Date of Award

Spring 1-1-2012

Document Type

Dissertation

Degree Name

Doctor of Philosophy (PhD)

Department

Anthropology

First Advisor

Matt Sponheimer

Second Advisor

Dennis Van Gerven

Third Advisor

Bert Covert

Fourth Advisor

Michelle Sauther

Abstract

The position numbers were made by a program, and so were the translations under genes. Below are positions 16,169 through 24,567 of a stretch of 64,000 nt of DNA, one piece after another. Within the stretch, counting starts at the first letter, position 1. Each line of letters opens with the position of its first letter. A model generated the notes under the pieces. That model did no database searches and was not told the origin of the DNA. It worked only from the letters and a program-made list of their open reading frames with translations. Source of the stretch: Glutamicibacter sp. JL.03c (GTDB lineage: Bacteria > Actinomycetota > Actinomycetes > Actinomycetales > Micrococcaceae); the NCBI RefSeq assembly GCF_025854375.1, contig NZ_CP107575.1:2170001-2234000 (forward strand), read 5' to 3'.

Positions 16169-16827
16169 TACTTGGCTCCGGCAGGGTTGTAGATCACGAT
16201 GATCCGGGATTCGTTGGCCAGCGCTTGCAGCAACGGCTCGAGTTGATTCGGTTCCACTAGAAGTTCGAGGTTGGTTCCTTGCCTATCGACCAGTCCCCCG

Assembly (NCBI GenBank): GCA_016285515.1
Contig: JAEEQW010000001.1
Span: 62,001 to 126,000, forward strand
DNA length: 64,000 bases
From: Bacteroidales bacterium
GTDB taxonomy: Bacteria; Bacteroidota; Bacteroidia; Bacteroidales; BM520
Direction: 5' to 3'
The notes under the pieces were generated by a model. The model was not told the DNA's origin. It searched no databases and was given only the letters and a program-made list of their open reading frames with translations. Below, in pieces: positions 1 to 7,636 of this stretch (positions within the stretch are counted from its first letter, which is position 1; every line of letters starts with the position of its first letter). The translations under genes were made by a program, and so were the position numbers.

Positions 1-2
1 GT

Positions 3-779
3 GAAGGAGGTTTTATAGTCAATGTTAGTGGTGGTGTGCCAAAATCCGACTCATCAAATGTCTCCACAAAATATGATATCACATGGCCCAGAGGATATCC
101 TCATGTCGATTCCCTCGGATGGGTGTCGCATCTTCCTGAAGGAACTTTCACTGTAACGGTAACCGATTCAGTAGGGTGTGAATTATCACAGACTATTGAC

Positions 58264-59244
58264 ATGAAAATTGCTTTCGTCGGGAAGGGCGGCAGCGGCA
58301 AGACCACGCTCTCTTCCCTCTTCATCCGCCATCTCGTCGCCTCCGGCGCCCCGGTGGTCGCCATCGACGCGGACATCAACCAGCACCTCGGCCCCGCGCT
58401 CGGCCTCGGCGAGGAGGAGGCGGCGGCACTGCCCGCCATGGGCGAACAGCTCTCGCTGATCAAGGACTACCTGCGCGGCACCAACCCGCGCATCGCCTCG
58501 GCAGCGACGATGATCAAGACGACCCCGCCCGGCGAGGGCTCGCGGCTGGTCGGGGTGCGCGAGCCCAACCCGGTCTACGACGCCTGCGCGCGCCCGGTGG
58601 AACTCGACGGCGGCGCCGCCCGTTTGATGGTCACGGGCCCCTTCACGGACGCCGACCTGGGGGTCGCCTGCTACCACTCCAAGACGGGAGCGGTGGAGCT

Stable isotopic approaches to studying childhood diet in prehistory have become common in bioarchaeology and have provided researchers with a means to reconstruct life history patterns such as weaning in past human populations. These methods, however, typically rely on isotopic patterning in bone collagen by age-at-death, and lack the resolution to reconstruct weaning in much detail, much less the process in individuals that survived childhood. In this dissertation, I refine two high-resolution intra-tooth stable isotope techniques for investigating childhood diet and the weaning process in the archaeological record; laser ablation analysis of tooth enamel, and serial micro-sampling of dentine. As these methods are relatively new, their potential relies on an understanding of how best to employ them for archaeological applications. To this end, I addressed a number of methodological issues, including sampling locations within teeth and choice of tooth type. This study was conducted on human remains from Kulubnarti, a Medieval Nubian community which provides an ideal setting for the methodological development of these techniques. This research also explores a number of potential applications to anthropological questions. The results suggest that: (1) tooth types (first molars and canines) record stable isotopic patterning differently in both enamel and dentine, (2) sampling locations within the thickness of enamel produce isotope profiles with different characteristics, (3) enamel records considerable carbon and oxygen isotopic variability, which may be used to study seasonality in water sources and agricultural practices, and perhaps seasonality of birth, (4) dentine records carbon and nitrogen isotopic variability that is likely linked to the weaning process, which can be used to compare weaning behavior between individuals that survived the process and those that did not, and (5) both dentine and enamel intra-tooth profiles may be used to study the interaction between childhood diet, the weaning process, morbidity events, and mortality.

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